Why Original Language Bible Study Matters

Original language Bible study is imperative for the health of the Church and the advance of the Gospel. Do you believe this? We do. Here is why...

Guarding the Good Deposit

It is a sad fact that some who claim the name of Christ will eventually swerve from the truth and teach lies (2Tim 2:18). In their godly-looking ungodliness, they will deny God’s power (2Tim 3:1-5). Such imposters will go from bad to worse in this endless cycle of deception (2Tim 3:13). So we must understand that the defense of the Gospel is a fight! The faith of sheep depends on it (2Tim 2:18). The protection of the weak lies within this battle (2Tim 3:6).

How do we fight?

Do your best to present yourself to God as one approved, a worker who has no need to be ashamed, rightly handling the word of truth. —2Tim 2:15
But as for you, continue in what you have learned and have firmly believed, knowing from whom you learned it and how from childhood you have been acquainted with the sacred writings, which are able to make you wise for salvation through faith in Christ Jesus. —2Tim 3:14-15
The Scriptures are the key. First, we need to get them right so we do not become the false teachers described above. But furthermore, we need to wield them well so as to destroy the deceptive arguments of intelligent false believers. But how will you do so when that false teacher pulls out his Greek and Hebrew and tells you that your translation is wrong? His argument may not destroy your faith, but are you certain it will not damage the faith of others when you do not give a sound response?
Now, put yourself in a context without the fallback of godly Christian pastors and scholars who you can turn to for that original language defense. Put yourself in Vietnam or Bhutan or Afghanistan or Nigeria. How are Christians supposed to ward off the attack of deceptive doctrine in such places without the original languages?

How are Christians supposed to ward off the attack of deceptive doctrine...without the original languages?

Thus the original languages are necessary for the long-term faithfulness of the global Church.

Translations Are Wonderful, But Limited

A wonderful advantage of English speakers is the great number of Bible translations we have to compare. But in languages with only one translation of the Scriptures (even a great one), some degree of ambiguity is simply a reality.
The strength of the global Church, therefore, depends on the ability of local churches throughout the world to teach the Scriptures with confidence, clarity, and precision. And filling up those criteria requires Bible study resources. What better to meet this need than original language Bible study tools?
Biblearc’s Hebrew course asks the question “Why should I study the biblical languages?” Here is a selection of its helpful answers, derived from this video by SAGU:
  • A text simply cannot mean what the grammar of that text (in its original language) does not support.
  • The biblical languages unveil the interpretive options of a passage.
  • Study of the original languages reinforces a careful and detailed approach to interpretation.
  • The original language of a text often identifies the author's emphases through untranslatable rhetorical features.
  • Learning biblical languages keeps you from unfounded certainty or preformed conclusions.
We certainly want these great advantages for the teaching at our local churches. Should we not seek them for the global Church?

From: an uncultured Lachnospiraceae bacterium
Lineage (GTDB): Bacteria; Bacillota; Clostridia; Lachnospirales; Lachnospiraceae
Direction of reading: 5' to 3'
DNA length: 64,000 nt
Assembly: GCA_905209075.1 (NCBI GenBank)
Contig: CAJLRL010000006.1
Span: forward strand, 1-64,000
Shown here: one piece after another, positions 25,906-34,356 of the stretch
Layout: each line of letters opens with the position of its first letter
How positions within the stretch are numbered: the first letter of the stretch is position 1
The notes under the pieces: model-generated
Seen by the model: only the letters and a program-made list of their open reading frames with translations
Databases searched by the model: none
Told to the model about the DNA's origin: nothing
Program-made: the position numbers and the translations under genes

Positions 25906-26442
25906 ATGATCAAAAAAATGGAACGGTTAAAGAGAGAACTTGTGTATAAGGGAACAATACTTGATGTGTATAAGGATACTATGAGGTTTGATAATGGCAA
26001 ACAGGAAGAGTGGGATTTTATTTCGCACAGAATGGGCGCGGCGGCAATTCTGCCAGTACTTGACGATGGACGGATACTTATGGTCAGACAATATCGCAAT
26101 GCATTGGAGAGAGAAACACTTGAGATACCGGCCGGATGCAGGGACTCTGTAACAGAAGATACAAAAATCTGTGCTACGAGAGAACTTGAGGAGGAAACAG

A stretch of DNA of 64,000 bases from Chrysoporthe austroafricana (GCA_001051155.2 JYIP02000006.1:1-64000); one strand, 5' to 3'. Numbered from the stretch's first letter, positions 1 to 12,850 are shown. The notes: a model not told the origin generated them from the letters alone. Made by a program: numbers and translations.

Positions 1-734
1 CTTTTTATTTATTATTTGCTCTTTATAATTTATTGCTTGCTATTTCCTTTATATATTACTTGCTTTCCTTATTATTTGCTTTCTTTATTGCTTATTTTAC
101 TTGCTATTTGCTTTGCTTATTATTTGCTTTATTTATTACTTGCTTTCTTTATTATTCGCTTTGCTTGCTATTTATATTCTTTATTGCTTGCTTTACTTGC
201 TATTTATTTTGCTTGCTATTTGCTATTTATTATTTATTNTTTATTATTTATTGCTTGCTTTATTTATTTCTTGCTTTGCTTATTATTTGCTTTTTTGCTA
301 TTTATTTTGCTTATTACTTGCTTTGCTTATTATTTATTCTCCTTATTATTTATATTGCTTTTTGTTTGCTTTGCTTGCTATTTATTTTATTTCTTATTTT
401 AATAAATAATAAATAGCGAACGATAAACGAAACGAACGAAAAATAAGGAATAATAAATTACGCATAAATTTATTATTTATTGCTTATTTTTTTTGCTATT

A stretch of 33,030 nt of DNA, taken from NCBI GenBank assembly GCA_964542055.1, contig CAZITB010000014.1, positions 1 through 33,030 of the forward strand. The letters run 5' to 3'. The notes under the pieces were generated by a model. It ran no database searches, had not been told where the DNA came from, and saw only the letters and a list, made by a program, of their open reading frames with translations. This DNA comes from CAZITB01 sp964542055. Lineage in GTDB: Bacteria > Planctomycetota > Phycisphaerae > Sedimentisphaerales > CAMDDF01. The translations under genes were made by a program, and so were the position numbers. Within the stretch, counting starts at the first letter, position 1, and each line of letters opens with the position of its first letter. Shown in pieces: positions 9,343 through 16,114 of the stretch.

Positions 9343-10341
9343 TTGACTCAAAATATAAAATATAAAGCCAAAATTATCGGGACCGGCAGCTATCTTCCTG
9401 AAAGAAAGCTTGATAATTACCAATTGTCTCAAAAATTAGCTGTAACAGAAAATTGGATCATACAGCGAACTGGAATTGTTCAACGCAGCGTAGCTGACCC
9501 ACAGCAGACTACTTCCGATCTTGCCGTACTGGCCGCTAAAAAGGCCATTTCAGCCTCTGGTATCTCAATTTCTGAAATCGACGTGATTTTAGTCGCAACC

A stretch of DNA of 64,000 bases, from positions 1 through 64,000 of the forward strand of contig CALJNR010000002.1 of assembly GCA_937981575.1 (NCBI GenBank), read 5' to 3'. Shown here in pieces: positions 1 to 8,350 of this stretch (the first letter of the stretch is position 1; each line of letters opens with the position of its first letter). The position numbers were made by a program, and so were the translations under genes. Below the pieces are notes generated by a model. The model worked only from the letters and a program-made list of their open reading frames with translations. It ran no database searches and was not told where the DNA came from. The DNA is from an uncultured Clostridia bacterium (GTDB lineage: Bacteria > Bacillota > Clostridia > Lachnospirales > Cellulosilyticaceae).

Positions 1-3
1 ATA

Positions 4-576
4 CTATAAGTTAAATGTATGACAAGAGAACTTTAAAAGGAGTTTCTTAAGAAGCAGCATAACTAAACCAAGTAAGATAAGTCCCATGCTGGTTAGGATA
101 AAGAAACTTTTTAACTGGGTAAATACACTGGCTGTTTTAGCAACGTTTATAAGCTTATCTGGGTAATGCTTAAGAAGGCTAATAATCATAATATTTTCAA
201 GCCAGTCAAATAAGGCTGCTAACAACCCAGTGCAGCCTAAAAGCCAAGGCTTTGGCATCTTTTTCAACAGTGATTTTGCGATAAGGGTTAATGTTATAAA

Non-English Speakers Love the Bible Too!

I love the Law of the LORD. I want to see everything I can! You do too.
Perhaps that doesn't mean you will learn the original languages (though it might), but would you be satisfied if your pastor also was not able to bring original language insights to the teaching and discipleship of your church?
Most in the non-English speaking world do not have this blessing or even its possibility. We want to help!


How will these original language Bible study tools help someone without any knowledge of Hebrew or Greek grammar?

There is no doubt that this project will serve end-users in any language who have some knowledge of Hebrew and Greek grammar. But those who are new to the original languages will also be helped. While this project will not meet all their original language Bible study needs, it will do the following:
  1. Such users will be able to click on a word in their translation and see information on the original language word behind their translation. This information will include all the words in their language that this Hebrew or Greek word is translated to throughout the entire Bible. Given that they are likely to only have a single translation of the Bible in their language, this is very significant. Without this, a false teacher could improperly make much of a specific word in their translation, leaving others few options to refute the claim.
  2. Instead of simply searching the Bible for all the occurrences of a word in their translation, such users will be able to easily search the Bible for all the occurrences of the Greek or Hebrew word behind the translation. This has much more significance in Bible study and will be easy to do, even for folks who have not studied Hebrew or Greek.
  3. Finally, this project will serve as a catalyst to more fully equip such users with what is lacking in their Hebrew and Greek knowledge. This may come from efforts to build on top of this project through the translation of open-source grammars in Hebrew and Greek. And perhaps even more importantly, this project will create in more and more folks the hunger to seek out a way to learn the original languages.